Berks

Medicaid critical issue in Berks Heim's projected deficit

'Roughly 80 percent of our beds are Medicaid'

READING, Pa. - Berks County Commissioner Christian Y. Leinbach told a room full of people who are opposed to the sale of Berks Heim that the critical issue with the only county-owned nursing home is Medicaid. He said if Pennsylvania lawmakers can be persuaded to fund Medicaid reimbursement properly, he sees no reason to sell the Heim.

In December, Robert Patrizio, the county's chief financial officer, reported a projected $1.5 million deficit by 2020 and $8 million deficit in 10 years at the Heim.

"Roughly 80 percent of our beds are Medicaid," Leinbach said Thursday.

The commissioner added that the state's decision to flat-fund Medicaid reimbursement is the underlying cause of the Heim's financial issues. Medicaid bed rates have been flat three of the past five years, and counties have been advised that they should not expect any increases (and possibly decreases) in the next five years.

Leinbach explained that the driving force behind the flat funding is the state's decision to divide the commonwealth into three regions and gradually turn the health choices program, which covers the Medicaid reimbursement, into a managed-care model. The western region changed to the managed-care model January 1, 2018. The change is supposed to occur in the eastern region January 1, 2019, and the central region, which includes Berks County, January 1, 2020.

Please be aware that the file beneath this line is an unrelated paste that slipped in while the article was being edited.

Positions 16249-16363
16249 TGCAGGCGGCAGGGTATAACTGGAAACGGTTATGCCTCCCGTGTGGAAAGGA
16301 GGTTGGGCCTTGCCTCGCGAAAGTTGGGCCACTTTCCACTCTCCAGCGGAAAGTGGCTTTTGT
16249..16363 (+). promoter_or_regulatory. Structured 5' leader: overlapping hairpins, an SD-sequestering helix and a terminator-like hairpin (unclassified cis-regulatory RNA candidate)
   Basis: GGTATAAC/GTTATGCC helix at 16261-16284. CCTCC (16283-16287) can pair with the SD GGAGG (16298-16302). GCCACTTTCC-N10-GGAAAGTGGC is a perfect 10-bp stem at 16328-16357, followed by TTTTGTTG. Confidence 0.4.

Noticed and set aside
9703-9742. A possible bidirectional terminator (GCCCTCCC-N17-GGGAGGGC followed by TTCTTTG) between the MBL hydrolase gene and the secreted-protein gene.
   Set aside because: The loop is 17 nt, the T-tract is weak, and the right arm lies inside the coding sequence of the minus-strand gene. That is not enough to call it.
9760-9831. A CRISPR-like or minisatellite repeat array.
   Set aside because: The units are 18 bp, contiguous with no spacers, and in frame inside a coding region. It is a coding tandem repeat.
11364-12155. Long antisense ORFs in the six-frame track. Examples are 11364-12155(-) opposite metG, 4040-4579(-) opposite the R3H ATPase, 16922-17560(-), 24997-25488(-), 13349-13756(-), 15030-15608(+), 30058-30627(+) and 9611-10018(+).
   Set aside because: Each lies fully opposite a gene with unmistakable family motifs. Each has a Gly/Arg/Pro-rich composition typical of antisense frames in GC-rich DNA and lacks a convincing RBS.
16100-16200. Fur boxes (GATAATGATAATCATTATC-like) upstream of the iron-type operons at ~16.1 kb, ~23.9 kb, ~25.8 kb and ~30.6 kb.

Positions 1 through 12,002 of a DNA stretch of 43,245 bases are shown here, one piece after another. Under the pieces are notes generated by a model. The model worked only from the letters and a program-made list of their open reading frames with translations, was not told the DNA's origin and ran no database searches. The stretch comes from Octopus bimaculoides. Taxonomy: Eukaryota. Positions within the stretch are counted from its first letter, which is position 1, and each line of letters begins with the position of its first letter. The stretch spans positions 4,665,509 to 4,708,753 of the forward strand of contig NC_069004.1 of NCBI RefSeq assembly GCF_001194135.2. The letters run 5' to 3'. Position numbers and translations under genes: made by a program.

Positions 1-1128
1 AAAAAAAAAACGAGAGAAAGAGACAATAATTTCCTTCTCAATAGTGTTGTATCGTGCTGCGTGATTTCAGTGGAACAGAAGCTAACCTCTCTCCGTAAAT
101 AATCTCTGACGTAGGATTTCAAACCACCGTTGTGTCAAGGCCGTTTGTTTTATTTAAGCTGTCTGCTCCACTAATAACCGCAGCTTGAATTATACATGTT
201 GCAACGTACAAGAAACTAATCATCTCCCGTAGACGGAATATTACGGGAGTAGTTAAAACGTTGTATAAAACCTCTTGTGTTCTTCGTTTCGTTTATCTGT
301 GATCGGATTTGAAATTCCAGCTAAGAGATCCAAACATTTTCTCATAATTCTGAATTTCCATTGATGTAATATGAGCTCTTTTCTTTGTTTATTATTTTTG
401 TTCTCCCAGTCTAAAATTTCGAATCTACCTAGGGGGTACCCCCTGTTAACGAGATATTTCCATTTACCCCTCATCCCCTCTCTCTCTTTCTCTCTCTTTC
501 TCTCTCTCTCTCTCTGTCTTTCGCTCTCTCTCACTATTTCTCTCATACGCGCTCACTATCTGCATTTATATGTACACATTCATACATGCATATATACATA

Leinbach recently learned there is an effort by several counties to reverse the state's decision regarding Medicaid funding. Four counties in the eastern region have refused to sign the current agreement. Leinbach said he supports going on record that Berks County will refuse to sign an agreement that doesn't adequately fund the Medicaid reimbursement. He said he is reaching out to other counties in the central region to ask if they will do the same.

"If the MCO (managed care organization) knows that every single county nursing home that comes into play in 2019 is refusing to sign the agreement and demanding that the governor and the administration appropriately fund the nursing homes, and on top of that we can get most if not all of the counties in the central region to go on record now that we are going to refuse to sign in 2019, that's significant," Leinbach said.

He said they hope that it will force the governor and the legislature to address the Medicaid reimbursement issue.

"If we can get the Medicaid reimbursement addressed, I don't see any reason to sell Berks Heim," Leinbach said.

Kelly Andrisano, the executive director of the Pennsylvania Coalition of Affiliated Healthcare and Living Communities (PACAH), will be at next Thursday's commissioners meeting to discuss the funding issue and to share with county employees and Berks County residents to let them know what they need to do to help reinforce our position.


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